WASHINGTON (Christian Examiner) – A majority of Americans believe the Supreme Court will overturn all state laws prohibiting same-sex marriage at the end of its session in June, according to a new survey from the Public Religion Research Institute (PRRI).
Nearly two-thirds of Americans responding to the survey (65 percent) said the high court will overturn state bans on the practice – usually constitutional amendments passed by large majorities – to make the practice legal in all 50 states.
Only 25 percent of Americans said they believe the Supreme Court will leave state bans intact.
Responses indicating belief that the Court would strike down the bans were highest among Democrats (71 percent) and Independents (67 percent), but Republicans also indicated a belief the high court would rule in favor of same-sex marriage (58 percent).
According to PRRI, beliefs on what action the Supreme Court will or will not take largely depends on the position supported by the individual.
"Among those who favor same-sex marriage, eight in ten (80 percent) believe the Supreme Court will make same-sex marriage legal nationwide. Opponents of same-sex marriage are divided on the outcome. Nearly half (47 percent) believe that the Supreme Court will legalize same-sex marriage while roughly as many (42 percent) believe the court will uphold the bans," PRRI said in a statement accompanying the survey's findings.
PRRI also cites the growing number of Americans who believe the power to determine marriage laws should be seated with the federal government and federal government alone, a position many who favor traditional marriage reject. Seventy-two percent of those who oppose same-sex marriage believe states exclusively should hold the right to determine their own marriage laws.
Overall, only a slight majority of Americans (51 percent) believe the states should have a role in determining their own marriage laws.
PRRI's poll also finds – not surprisingly – significant differences of opinion among generations, races and religions on the issue of same-sex marriage. , the survey said.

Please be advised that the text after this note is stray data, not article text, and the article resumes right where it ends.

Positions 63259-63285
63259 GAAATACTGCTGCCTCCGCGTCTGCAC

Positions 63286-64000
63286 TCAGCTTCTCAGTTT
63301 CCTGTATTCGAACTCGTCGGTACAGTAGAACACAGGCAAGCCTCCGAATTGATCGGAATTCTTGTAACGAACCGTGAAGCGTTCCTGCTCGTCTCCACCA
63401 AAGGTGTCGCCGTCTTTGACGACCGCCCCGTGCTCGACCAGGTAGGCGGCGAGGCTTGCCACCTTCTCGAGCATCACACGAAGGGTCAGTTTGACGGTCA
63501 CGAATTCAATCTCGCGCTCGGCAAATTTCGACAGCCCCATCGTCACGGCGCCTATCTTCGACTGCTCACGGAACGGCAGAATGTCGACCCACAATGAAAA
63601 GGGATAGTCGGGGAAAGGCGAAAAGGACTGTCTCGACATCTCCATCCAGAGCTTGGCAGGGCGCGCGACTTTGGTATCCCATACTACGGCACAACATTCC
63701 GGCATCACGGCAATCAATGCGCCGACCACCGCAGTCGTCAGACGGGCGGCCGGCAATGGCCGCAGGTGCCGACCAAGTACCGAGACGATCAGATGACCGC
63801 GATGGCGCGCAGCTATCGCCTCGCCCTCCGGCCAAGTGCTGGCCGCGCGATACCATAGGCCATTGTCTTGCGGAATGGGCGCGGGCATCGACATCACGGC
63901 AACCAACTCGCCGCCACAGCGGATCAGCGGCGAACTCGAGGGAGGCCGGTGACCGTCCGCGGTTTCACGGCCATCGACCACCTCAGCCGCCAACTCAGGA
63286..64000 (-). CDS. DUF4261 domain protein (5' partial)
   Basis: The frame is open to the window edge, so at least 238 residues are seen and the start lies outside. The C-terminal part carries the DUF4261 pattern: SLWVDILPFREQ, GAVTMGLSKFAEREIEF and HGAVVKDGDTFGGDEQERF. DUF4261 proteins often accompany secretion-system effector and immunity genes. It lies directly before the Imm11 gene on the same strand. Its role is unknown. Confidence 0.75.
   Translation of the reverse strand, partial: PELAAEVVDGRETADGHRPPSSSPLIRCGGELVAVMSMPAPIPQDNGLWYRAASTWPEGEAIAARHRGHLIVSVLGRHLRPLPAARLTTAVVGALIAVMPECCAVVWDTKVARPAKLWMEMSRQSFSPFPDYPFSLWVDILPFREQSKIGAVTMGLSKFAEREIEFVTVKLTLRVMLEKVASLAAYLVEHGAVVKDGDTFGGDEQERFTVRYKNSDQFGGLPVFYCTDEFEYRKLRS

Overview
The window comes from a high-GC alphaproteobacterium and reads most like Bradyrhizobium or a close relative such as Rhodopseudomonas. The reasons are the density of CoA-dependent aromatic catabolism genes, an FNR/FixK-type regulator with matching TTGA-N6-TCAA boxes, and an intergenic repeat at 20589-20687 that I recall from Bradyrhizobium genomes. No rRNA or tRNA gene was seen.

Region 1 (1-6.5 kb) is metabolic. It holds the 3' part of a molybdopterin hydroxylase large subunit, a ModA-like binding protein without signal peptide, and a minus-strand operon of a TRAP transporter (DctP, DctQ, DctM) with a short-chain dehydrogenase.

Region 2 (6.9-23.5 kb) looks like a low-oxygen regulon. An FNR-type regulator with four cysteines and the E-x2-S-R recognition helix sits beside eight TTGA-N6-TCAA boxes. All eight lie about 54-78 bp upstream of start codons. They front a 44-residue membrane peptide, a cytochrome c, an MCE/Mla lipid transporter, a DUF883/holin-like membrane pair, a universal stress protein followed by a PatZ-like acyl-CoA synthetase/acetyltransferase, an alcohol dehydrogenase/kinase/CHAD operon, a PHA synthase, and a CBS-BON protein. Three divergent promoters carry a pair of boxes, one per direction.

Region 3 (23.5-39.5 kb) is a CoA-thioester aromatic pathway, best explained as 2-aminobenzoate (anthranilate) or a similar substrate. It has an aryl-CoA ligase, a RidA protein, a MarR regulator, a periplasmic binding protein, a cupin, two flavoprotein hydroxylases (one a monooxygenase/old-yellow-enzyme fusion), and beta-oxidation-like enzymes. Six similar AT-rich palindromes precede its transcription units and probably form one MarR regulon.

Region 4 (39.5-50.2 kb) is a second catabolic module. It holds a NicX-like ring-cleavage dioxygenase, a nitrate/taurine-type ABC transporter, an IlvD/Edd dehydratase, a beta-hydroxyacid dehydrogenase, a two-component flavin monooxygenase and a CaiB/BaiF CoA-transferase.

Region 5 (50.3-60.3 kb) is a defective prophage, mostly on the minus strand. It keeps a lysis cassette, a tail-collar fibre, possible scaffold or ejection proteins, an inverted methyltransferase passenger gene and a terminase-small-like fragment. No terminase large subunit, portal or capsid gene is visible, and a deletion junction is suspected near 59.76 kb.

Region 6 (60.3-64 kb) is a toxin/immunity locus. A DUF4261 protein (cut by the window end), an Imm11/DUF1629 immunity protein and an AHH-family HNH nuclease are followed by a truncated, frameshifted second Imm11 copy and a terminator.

Among the religious, only 35 percent of "non-white Protestants" support making same-sex marriage legal. Opposition to same-sex marriage is typically strongest among black congregations who reject homosexuality and also refuse the legitimacy of analogies drawn between race and sexual orientation.
According to the PRRI survey, 79 percent of "religiously unaffiliated" Americans favor same-sex marriage, while 60 percent of white Mainline Protestants did. Surprisingly, a majority of Catholics (58 percent) also indicated they supported the right for same-sex couples to marry. Among evangelical Protestants, support for same-sex marriage was low (only 29 percent).
The survey also addressed American attitudes on recent religious freedom restoration laws – like those in Indiana – which some have interpreted as allowing a right of refusal for businesses who do not wish to participate in same-sex marriages, such as bakers or wedding services providers, on religious grounds.
"While majorities of most religious groups oppose these so-called "religious freedom" laws, white evangelical Protestants (51 percent) are the only religious group with majority support. Forty-two percent of white evangelical Protestants oppose allowing small businesses to refuse products or services to gay and lesbian people on religious grounds. By contrast, 59 percent of white mainline Protestants, 63 percent of non-white Protestants, and 64percent of Catholics oppose allowing small business owners to refuse service to gay and lesbian people on religious grounds, as do nearly three-quarters (73 percent) of religiously unaffiliated Americans," the survey said.
A recent Gallup survey on support for same-sex marriage in the United States indicated support for same-sex marriage among Democrats was at 76 percent, while among Republicans is was only 37 percent.
The findings of the PRRI poll were also confirmed by a recent Pew Research Center poll, which claimed 72 percent of Americans believe nationwide recognition of same-sex marriage is inevitable.
"With same-sex marriage legal in 36 states (and the District of Columbia) and the possibility of a Supreme Court decision on its nationwide status, Republicans (72 percent) are just as likely as Democrats (72 percent) and Independents (74 percent) to say that it is 'inevitable' that same-sex marriage will be legally recognized," the Pew poll suggested.
Taken with the PRRI poll, the surveys indicate that while Republicans largely still oppose the practice, many have no faith the Supreme Court will leave decisions on marriage laws to the states.
The Supreme Court's decision will likely fall along ideological lines 5-4, with Justice Anthony Kennedy casting the deciding vote. Kennedy, during oral arguments on in Obergfell v. Hodges in April, said he was having difficulty with the idea of overturning traditional marriage when it had existed for "millennia," but he also signaled to same-sex marriage advocates he could side with them based on the argument of affirming their "dignity."